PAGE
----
An independent third-party investigation is needed to close the crematorium debate, says Councillor Doug Graham.
His suggestion comes after a report on last week’s fiery debate was tabled on Tuesday night.
This week’s discussion was slightly more subdued.
Recently, Graham has toured crematoria in Calgary, Kelowna, Dawson Creek and Fort St. John.
After meeting a man who lived across the street from a crematorium in one of the cities, Graham asked if the guy noted any adverse effects.
“I don’t think they use it anymore,” the man replied.
However, the furnace was fully operational and had been for years.
Nevertheless, Graham said he’s concerned about emissions and suggested a third-party investigation.
The investigation is to be completed in two weeks.
The other politicians agreed to the plan.
Also, if the Porter Creek crematorium is built, frequent emissions testing should be done, said councillor Dave Stockdale.
Opponents of Heritage North Funeral Home’s project applauded council’s approach.
“This is all about money,” said Gustav Gabor, an opponent who challenged the “sympathetic” media’s assertion that opponents are emotionally involved.
Those in favour of the project have ulterior motives, he said.
The third-party report is expected on July 16.
Adapting to climate change
With climate change hammering the Arctic, northern communities must learn to adapt to the new world.
Exactly how these communities will do so is now the subject of a $1.4-million research project in 12 communities across the North.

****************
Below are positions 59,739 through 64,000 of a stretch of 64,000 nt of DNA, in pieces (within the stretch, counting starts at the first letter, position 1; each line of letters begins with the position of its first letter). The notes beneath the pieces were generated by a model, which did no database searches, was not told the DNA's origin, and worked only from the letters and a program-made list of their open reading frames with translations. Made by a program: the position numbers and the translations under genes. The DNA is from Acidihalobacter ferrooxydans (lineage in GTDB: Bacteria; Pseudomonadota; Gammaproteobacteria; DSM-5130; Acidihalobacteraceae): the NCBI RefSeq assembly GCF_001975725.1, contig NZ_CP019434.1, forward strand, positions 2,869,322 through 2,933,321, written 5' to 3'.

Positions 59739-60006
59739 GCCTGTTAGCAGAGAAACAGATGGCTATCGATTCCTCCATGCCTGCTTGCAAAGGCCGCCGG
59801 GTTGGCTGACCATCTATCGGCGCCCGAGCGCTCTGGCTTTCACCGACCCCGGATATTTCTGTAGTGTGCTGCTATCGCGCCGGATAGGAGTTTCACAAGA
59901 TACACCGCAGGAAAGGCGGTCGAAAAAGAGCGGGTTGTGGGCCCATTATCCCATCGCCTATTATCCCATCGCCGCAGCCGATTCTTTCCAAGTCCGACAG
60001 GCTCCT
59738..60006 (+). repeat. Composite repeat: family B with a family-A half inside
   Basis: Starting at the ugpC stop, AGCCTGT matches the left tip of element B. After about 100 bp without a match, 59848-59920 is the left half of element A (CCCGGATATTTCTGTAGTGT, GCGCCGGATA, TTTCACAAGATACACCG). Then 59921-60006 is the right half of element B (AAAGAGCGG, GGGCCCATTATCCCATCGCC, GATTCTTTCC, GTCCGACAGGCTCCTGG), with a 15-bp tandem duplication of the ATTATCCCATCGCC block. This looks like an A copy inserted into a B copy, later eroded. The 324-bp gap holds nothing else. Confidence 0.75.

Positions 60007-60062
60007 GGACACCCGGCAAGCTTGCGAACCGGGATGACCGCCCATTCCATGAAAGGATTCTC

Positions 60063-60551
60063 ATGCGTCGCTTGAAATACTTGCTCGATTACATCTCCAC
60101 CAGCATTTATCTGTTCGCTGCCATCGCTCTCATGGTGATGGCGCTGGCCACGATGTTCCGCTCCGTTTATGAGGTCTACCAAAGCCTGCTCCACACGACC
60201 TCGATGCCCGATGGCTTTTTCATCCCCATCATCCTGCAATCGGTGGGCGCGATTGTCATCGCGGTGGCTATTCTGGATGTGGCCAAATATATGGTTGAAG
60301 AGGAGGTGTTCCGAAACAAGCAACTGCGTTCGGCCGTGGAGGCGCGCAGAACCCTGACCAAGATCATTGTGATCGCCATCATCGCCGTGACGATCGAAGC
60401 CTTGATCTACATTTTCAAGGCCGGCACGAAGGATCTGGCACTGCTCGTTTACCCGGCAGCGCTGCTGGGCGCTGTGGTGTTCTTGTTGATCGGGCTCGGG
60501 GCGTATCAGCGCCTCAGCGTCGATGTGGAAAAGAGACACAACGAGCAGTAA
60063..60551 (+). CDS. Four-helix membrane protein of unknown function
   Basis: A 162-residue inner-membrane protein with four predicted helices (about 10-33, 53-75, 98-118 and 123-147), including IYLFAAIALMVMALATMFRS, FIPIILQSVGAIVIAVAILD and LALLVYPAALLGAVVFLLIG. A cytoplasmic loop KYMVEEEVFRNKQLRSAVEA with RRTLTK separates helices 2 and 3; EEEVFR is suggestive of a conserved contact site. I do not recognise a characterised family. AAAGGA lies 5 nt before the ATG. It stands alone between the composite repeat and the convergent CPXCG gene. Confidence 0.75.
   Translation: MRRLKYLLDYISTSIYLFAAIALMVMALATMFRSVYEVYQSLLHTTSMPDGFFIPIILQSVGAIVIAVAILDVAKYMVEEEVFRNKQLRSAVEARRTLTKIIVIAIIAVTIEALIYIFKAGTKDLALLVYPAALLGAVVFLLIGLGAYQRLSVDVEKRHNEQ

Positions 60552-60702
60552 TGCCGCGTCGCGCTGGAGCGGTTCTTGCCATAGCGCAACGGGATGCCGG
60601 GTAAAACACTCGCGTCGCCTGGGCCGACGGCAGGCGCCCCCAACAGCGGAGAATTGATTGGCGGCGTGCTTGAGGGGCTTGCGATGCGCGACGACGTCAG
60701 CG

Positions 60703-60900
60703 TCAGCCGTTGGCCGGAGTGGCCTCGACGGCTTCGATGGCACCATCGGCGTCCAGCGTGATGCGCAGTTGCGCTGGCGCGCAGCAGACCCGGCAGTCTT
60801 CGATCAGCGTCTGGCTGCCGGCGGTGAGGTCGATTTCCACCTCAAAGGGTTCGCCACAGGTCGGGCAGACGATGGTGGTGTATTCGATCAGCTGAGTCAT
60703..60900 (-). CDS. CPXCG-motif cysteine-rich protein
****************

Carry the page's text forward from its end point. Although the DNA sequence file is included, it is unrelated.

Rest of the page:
It’s called the CAVIAR project: Community Adaptation and Vulnerability in Artic Regions.
In Whitehorse, the study will probe existing impacts and potential future risks.
The study will also suggest what can be done to plan and prepare for these changes, and who might be responsible.
“It fits well with the city’s sustainability initiative,” said Brian Crist, director of operations.
Graduate students from Vancouver’s University of British Columbia, in conjunction with Yukon College, will conduct the research.
A meeting scheduled Wednesday morning was to discuss logistics of the study, which will likely begin this fall.
Grants for habitat
With its minus 40 winters, Whitehorse, is a place where everyone should have a warm place to call home.
Habitat for Humanity hopes to help another local family with this necessity.
The non-profit organization is devoted to building simple, decent and affordable housing.
Homes are built using volunteer labour and sold at no profit, with no interest charged on the mortgage.
In 2005 the society built the first Habitat house north of 60, helped in part by a grant from Whitehorse.
That $643 grant was equivalent to the building permit fees and taxes for the house for that year.
Now, as the Yukon branch of Habitat for Humanity prepares to build a second home, it is requesting a similar grant.
The Yukon government has already provided a lot at 895 Keenenaw Drive for the project.
The grant will be put to vote at next week’s city council meeting.